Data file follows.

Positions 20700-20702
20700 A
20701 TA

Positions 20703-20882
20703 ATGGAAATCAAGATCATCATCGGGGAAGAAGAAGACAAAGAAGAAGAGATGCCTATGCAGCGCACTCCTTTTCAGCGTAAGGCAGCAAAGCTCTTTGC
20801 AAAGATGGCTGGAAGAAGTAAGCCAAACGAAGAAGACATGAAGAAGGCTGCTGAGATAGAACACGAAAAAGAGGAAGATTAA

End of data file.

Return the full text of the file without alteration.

Positions 20700-20702
20700 A
20701 TA

Positions 20703-20882
20703 ATGGAAATCAAGATCATCATCGGGGAAGAAGAAGACAAAGAAGAAGAGATGCCTATGCAGCGCACTCCTTTTCAGCGTAAGGCAGCAAAGCTCTTTGC
20801 AAAGATGGCTGGAAGAAGTAAGCCAAACGAAGAAGACATGAAGAAGGCTGCTGAGATAGAACACGAAAAAGAGGAAGATTAA